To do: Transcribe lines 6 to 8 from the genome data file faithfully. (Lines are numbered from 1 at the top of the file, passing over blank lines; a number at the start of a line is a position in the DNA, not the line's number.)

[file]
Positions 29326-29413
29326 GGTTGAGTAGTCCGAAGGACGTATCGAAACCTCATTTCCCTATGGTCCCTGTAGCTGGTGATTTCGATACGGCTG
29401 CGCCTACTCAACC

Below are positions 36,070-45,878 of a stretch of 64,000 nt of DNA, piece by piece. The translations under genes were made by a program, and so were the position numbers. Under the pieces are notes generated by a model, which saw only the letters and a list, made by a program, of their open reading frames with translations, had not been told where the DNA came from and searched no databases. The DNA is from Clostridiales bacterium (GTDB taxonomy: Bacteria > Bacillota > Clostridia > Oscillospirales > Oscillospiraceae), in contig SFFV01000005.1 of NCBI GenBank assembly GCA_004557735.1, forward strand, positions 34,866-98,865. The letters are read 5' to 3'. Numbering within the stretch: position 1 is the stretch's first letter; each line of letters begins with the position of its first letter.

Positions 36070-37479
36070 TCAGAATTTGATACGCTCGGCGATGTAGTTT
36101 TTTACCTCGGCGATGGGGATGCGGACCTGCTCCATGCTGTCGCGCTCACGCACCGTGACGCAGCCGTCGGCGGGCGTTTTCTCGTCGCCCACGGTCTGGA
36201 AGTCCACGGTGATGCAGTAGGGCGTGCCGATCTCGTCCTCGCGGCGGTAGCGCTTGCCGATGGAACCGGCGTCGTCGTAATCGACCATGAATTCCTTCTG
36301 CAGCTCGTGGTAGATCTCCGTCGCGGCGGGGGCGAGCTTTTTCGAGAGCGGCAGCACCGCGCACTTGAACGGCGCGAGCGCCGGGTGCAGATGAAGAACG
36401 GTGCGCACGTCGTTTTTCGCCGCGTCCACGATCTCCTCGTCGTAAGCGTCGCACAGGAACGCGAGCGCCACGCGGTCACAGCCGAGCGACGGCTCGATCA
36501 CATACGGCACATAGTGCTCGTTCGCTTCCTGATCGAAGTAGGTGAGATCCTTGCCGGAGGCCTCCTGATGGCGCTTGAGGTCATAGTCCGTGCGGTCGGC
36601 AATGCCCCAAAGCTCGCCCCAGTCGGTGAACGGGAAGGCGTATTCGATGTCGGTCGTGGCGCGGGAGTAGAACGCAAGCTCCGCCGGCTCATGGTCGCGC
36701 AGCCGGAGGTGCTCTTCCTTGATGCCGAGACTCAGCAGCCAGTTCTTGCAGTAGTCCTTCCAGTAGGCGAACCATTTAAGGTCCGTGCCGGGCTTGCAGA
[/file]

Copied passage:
36070 TCAGAATTTGATACGCTCGGCGATGTAGTTT
36101 TTTACCTCGGCGATGGGGATGCGGACCTGCTCCATGCTGTCGCGCTCACGCACCGTGACGCAGCCGTCGGCGGGCGTTTTCTCGTCGCCCACGGTCTGGA
36201 AGTCCACGGTGATGCAGTAGGGCGTGCCGATCTCGTCCTCGCGGCGGTAGCGCTTGCCGATGGAACCGGCGTCGTCGTAATCGACCATGAATTCCTTCTG